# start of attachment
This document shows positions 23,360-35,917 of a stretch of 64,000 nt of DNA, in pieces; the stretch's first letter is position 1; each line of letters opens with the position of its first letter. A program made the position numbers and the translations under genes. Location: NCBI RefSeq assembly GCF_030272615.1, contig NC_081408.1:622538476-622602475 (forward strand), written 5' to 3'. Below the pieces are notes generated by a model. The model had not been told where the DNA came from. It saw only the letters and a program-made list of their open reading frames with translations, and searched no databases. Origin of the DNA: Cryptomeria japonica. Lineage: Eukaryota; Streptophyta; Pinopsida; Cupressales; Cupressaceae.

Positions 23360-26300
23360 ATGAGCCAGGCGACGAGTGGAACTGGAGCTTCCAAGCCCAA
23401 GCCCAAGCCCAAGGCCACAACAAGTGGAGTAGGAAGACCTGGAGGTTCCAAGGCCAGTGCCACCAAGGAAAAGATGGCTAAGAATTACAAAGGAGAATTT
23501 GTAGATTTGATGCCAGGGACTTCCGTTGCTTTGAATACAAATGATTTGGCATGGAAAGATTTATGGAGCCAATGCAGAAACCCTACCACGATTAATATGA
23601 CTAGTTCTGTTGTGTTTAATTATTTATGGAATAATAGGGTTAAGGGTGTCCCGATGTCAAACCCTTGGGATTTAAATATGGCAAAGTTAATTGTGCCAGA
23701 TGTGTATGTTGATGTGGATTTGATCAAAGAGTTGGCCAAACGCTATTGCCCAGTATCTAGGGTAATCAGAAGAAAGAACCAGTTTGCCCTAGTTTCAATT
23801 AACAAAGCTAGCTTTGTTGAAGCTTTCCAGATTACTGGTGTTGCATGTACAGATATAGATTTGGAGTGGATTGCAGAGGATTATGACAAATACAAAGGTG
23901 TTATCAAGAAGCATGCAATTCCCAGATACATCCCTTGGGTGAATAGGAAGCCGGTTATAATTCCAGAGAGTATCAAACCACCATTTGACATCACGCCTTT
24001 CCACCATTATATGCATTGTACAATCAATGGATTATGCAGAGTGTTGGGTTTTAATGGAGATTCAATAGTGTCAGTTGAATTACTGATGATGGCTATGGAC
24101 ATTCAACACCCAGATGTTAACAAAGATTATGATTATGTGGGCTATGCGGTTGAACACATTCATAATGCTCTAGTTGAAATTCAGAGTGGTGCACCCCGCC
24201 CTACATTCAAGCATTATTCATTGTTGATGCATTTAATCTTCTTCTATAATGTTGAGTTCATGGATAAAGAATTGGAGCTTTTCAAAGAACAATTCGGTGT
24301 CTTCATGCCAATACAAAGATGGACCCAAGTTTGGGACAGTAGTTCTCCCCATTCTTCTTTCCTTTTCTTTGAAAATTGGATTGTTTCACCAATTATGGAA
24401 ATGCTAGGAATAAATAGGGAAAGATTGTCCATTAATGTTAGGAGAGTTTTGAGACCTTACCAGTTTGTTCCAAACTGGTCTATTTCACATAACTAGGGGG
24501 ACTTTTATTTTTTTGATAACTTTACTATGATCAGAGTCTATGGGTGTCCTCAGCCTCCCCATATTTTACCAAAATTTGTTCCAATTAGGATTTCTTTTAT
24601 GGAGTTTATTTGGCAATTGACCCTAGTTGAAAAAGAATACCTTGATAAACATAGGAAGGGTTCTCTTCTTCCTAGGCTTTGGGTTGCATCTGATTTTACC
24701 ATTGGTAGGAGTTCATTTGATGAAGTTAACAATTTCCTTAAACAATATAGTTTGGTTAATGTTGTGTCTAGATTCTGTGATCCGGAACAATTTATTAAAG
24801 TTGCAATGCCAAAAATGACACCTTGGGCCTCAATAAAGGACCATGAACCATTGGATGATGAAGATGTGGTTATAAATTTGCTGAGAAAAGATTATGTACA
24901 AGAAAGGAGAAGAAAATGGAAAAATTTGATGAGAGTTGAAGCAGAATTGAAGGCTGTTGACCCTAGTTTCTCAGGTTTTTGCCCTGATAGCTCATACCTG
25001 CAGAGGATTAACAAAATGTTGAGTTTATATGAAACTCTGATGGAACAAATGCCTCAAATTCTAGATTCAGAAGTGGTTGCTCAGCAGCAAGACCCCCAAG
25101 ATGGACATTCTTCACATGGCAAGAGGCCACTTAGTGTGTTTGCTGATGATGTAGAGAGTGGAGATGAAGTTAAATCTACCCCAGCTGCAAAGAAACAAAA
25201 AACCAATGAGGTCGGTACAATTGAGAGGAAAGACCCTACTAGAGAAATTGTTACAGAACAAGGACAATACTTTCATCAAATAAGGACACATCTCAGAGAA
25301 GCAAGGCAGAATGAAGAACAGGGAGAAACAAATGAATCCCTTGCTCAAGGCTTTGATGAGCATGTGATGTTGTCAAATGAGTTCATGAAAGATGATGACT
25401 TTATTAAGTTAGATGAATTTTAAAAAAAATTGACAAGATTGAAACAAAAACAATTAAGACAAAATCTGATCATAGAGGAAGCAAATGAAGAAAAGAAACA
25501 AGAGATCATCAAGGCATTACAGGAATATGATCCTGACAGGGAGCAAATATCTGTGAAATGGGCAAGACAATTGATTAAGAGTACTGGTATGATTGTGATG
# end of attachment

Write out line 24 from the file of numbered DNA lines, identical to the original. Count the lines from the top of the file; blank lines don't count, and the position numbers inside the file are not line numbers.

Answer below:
25401 TTATTAAGTTAGATGAATTTTAAAAAAAATTGACAAGATTGAAACAAAAACAATTAAGACAAAATCTGATCATAGAGGAAGCAAATGAAGAAAAGAAACA